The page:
11:55-12:35 Lunch/Recess
12:45-1:00 Planner Check and Read Aloud
1:00-2:00 Language/Social Studies
2:10-2:55 Choir/Orchestra/Band/Study Hall
2:55-3:01 Announcements and dismissal

Class two:

8:00-8:15 Welcome/Morning Announcements
8:15-8:20 Question for the day
8:20-9:15 Math
9:15-9:30 snack break
9:30-10:05 Science
10:05-10:55 Phy.Ed/Music
11:00-11:45 Social Studies
11:45-11:55 Planner check
11:55 -12:45 Lunch
12:45-2:10 Language Arts (spelling, reading, grammar, writing)
2:10-2:55 Respect Mondays, Band, Choir, Study Hall
2:55-3:01 Announcements and Dismissal

I think I've blogged about schedules before, but just taking a look at these classroom schedules and comparing it to what we accomplish on an OFF day at home is laughable. It eases my mind that we are not doing enough.

I'm not typically a big public school basher. My son had two really good teachers, one good teacher, and one that had no business around kids, but it was an okay education. Public school doesn't even compare to the education he's getting at home.

And the best thing is, he can sit wherever he wants. Added to that best list, he can wear pajamas if he wants to, he can and does have his Tamaguchi's at the table every day, he can snack when he's hungry, he can break when he needs it, he can go to the bathroom without asking or announcing it to the world, he can play with the cat as he's doing his work. He can choose books he wants to read and they don't have to be from a list (even though I do have a required reading list, he gets input and freedom), he can do art projects the way he wants, he can sing, hum, make hideous noises while working (he does and it drives me crazy). He has a say in how our classroom is decorated. He chose the theme and did the decorating. He can choose the class pets. He can choose their names. He can finish his work early and not have to waste time waiting for others. Or, he can take his sweet time (driving his mom nuts) and finish when he finishes -- learning in a more relaxed style.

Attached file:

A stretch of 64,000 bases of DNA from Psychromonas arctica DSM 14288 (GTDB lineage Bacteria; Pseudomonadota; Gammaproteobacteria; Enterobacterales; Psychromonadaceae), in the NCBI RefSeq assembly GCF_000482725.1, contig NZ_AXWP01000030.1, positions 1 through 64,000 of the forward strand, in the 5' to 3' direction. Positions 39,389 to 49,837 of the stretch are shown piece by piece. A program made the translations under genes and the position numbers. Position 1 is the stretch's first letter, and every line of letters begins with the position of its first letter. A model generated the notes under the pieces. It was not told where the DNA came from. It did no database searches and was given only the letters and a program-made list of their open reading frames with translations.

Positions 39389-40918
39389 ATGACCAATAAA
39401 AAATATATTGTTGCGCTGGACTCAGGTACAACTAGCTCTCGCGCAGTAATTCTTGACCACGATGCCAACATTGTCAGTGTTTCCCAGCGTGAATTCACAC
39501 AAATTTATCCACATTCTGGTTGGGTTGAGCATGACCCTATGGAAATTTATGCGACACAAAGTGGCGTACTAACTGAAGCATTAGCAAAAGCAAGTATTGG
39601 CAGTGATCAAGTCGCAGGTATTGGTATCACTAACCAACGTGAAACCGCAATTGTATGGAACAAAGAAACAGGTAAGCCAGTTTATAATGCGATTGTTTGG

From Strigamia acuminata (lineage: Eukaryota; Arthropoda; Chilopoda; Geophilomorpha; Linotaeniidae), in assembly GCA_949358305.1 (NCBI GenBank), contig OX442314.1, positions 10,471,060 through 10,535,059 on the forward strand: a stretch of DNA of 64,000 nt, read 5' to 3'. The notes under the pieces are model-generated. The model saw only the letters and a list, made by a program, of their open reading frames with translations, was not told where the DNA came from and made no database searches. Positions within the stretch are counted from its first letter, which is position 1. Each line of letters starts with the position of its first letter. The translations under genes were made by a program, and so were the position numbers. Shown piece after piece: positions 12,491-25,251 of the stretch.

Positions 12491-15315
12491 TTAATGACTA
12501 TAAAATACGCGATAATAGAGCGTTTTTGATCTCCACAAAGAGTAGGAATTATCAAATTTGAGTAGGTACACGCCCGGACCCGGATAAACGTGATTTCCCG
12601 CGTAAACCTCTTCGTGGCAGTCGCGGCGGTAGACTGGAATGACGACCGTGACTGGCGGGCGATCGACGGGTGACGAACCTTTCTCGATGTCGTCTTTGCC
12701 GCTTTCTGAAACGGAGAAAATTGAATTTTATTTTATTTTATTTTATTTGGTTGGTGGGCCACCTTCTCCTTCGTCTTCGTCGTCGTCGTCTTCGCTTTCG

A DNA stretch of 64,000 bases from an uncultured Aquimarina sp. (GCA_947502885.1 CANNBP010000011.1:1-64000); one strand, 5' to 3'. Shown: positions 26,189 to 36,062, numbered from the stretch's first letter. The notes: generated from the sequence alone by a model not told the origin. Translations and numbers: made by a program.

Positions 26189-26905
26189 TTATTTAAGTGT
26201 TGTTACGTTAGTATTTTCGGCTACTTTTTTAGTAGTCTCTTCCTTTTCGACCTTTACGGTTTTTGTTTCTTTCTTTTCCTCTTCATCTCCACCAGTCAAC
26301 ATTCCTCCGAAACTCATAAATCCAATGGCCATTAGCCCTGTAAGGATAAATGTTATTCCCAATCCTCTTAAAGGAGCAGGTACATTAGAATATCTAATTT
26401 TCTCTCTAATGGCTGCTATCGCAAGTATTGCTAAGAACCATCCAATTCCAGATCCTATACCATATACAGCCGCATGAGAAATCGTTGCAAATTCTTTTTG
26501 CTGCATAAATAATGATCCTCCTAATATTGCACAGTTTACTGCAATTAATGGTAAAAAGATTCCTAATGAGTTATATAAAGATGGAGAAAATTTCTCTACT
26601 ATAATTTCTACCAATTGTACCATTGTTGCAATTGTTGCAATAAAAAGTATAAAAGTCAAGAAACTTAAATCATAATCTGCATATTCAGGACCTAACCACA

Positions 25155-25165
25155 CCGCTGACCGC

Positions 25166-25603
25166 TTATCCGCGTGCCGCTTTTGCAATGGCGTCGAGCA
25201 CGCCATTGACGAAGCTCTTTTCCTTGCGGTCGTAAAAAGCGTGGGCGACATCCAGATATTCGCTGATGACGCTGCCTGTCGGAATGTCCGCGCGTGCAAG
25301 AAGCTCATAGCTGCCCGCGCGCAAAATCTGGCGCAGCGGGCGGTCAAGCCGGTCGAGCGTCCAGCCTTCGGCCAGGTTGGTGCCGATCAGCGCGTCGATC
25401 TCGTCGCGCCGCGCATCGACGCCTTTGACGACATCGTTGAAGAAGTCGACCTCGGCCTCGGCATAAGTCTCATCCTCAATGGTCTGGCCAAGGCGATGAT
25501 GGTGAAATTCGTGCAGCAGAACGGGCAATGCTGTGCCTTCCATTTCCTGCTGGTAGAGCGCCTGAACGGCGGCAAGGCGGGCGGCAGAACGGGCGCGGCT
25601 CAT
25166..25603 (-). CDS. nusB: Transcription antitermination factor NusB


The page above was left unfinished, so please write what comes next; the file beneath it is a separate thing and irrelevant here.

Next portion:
He can stay up later, start school later, and accomplish more in a few hours than his peers do at school -- even while taking his sweet time.

He can choose whatever type of pencil, pen, maker, etc., he wants to write with. He can choose folders, notebooks of his liking rathern than from an assigned list. He doesn't need a separate pair of tennis shoes for gym class. We can buy the forbidden "Pentech, Sanford or foil-wrapped penciles" and use them. He can use the pencil sharpener whenever he needs to. He can use fluorescent glue if he wants. He can use glitter glue. He no longer needs to worry about his snacks being stolen (unless his mom gets into the Hostess muffins) as they were in public school. He does not have to put his name on everything he owns.

I need to stop. I've had a big chuckle this afternoon. Thank goodness for homeschooling.

(p.s. please forgive any and all spelling errors, I can't get my spellchecker to pop up and I'm too lazy to proofread this.)